Holly Robinson Peete has her plate full for the next couple of months. The "21 Jump Street" actress has a reality show debuting on the OWN network and she plans to release book about autism, titled “Same But Different” that she co-authored with two of her children. The 52-year-old actress has been a vocal about autism since her now 18-year-old son R.J. was diagnosed at the age of 3. Peete lives in Los Angeles with her ex-quarterback husband Rodney Peete and their four children. She spoke to FOX411 about it all.
FOX411: Tell us about your reality show.
Holly Robinson Peete: It's called "For Peete's Sake." Remember the show "Run's House" on MTV? So if "Run's House" and "Blackish" had a baby it would be "For Peete's Sake." It's humor, heart and tension and we cover the autism which I've never seen in a reality show before, a young man trying to get a job and fit into society so I think those images are really powerful and should help with awareness. We talk about Rodney's post-football issues and that transition. There are moments when we get real but mostly it's funny and light. My mom is 80 and dating so there's that. I feel good about the platform and I'm excited about it.
FOX411: How did this book come about?
Peete: As we continue our autism journey there are so many different hurdles and plateaus and valleys along the way. I think what was really interesting for us was our son becoming a teenager and what that brought and the unique perspective to have my son and daughter be twins and go on this journey together, we thought it would be an awesome way to chronicle teen life on the autism express through the eyes of these twins, one with autism, one without and we thought that would be a really unique approach and an awesome voice to tell the story.
It's semi-autobiographical, there are a lot of other people's family stories that we've woven in but I'm extra proud that my son R.J… has his voice heard in this book.
FOX411: Is he going to college this year?
Peete: Well, his twin sister is about to go to college and in some ways that's reminded us of the diagnosis all over again. It just reminded us of his deficits and what he can and can't achieve, and it's reminded him. He's been very vocal about being frustrated-- what can he do, what can he do well and [being] faced with, 'My twin sister is going off to college but I'm not.' It's a difficult transitional period for us right now so to have the book coming out right now feels very cathartic.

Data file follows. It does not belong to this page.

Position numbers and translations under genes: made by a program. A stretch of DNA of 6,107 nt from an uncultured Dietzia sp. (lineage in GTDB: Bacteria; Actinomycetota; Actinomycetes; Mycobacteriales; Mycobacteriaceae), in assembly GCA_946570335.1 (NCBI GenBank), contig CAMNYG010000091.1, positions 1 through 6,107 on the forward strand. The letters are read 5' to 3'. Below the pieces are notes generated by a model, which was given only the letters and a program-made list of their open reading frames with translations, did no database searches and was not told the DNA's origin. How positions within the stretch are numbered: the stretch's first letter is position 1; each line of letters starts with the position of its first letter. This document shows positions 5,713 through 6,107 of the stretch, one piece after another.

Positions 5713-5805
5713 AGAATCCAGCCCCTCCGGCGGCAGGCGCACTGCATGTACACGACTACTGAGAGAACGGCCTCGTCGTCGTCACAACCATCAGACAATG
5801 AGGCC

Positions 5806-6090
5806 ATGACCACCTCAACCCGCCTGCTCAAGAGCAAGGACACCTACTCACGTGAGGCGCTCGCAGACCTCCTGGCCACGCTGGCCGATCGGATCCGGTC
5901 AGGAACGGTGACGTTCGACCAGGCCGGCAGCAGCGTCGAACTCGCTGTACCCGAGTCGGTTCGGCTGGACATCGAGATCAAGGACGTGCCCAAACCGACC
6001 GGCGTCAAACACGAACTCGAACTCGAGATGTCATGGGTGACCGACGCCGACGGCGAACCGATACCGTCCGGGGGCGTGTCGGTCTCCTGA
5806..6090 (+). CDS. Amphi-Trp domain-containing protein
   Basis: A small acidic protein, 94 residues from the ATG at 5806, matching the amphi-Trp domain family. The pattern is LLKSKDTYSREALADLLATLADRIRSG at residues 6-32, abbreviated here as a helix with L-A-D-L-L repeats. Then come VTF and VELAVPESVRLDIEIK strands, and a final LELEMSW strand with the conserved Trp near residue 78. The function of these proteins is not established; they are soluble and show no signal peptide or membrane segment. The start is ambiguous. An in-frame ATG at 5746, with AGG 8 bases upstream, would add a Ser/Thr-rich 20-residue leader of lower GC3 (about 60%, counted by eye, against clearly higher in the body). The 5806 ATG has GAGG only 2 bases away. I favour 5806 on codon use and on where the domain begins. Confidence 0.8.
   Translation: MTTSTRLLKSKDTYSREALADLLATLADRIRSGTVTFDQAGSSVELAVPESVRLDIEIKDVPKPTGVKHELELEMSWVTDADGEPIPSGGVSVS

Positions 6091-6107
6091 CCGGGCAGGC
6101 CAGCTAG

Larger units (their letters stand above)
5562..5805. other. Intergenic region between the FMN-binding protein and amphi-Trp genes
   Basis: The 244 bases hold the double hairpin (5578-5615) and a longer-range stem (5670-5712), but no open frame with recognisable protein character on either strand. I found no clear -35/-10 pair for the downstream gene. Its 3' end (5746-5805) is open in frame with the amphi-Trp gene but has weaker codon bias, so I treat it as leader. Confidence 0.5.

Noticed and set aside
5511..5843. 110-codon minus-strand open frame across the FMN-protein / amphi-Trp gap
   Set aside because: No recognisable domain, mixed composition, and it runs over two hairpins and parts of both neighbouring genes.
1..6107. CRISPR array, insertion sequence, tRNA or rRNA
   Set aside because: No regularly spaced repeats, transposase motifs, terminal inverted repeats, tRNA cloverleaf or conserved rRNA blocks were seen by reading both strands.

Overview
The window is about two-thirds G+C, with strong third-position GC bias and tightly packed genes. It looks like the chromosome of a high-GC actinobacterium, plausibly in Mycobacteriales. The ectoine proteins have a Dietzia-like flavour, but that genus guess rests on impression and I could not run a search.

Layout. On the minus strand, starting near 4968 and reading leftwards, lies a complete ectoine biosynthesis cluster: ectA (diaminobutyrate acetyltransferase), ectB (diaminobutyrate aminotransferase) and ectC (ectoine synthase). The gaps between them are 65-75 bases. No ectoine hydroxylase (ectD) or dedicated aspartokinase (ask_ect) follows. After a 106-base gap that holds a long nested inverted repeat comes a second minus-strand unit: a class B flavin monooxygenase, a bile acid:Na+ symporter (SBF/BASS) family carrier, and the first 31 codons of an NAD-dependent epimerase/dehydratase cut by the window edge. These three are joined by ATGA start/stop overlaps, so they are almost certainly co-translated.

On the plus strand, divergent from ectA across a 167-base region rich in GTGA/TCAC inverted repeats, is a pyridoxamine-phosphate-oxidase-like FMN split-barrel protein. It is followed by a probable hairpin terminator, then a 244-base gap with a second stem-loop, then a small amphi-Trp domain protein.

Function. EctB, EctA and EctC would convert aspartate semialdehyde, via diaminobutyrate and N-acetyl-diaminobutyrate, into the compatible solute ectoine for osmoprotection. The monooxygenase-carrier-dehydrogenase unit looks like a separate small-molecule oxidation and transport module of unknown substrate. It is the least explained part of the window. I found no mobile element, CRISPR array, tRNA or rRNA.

FOX411: No one was talking about autism when you first started.
Peete: Absolutely no one. Let me tell you the difference it would have made for me. When we get that diagnosis, I'll never forget that awful day when we first got that diagnosis and we went out to the waiting room and we were sad and crying, and if I had looked on the coffee table in the waiting room, for example, and I had seen a couple talking and sharing about their experience, that would have given us so much hope. So we knew that and we knew we had to use that platform.
FOX411: Were you nervous about coming forward?
Peete: Oh yeah we had a big family discussion beforehand because Rodney like a lot of men, dads, had a lot of trouble processing the whole diagnosis. Macho football player and his son, his namesake, he always envisioned him playing ball like his dad and all that stuff. He had all these preconceived ideas of what his son was going to be and then someone tells you in one second that he's not going to be all those things so that was tough. He wasn't ready to share that till R.J. was closer to 8 or 9, and then I had to do a hard sell, 'I really think we're the family to do this. I want to put a face on this. There's too much stigma. We've got to do something.'
FOX411: Also for people of color.
Peete: I have two of my really good friends, Tisha Cambell- Martin and Toni Braxton and the three of us have leaned on each other to try and get the African-American community to talk about autism because, yes, culturally there is a stigma and not just in our community, in a lot of communities. There is a cultural stigma of any kind of brain issues, we don't like to talk about it so as a result especially in the African-American community, kids are getting diagnosed two to five years later than other kids. They're missing that window of time where you've got to get in and get intervention. So we like to really get out there. But l'm so glad there is more awareness now.
FOX411: Why do you think the numbers are exploding?
Peete: I have many theories. There's definitely better diagnosis but that can't explain all these people. I feel like there's some kind of environmental factor that we're not looking at. I don't know what it is but I do feel that there's something that we're not looking at. I don't know if there's some kind of genetic pre-disposition and there are triggers but you're seeing more autism and a lot more allergies and ADHD. I think it's got to be something environmentally.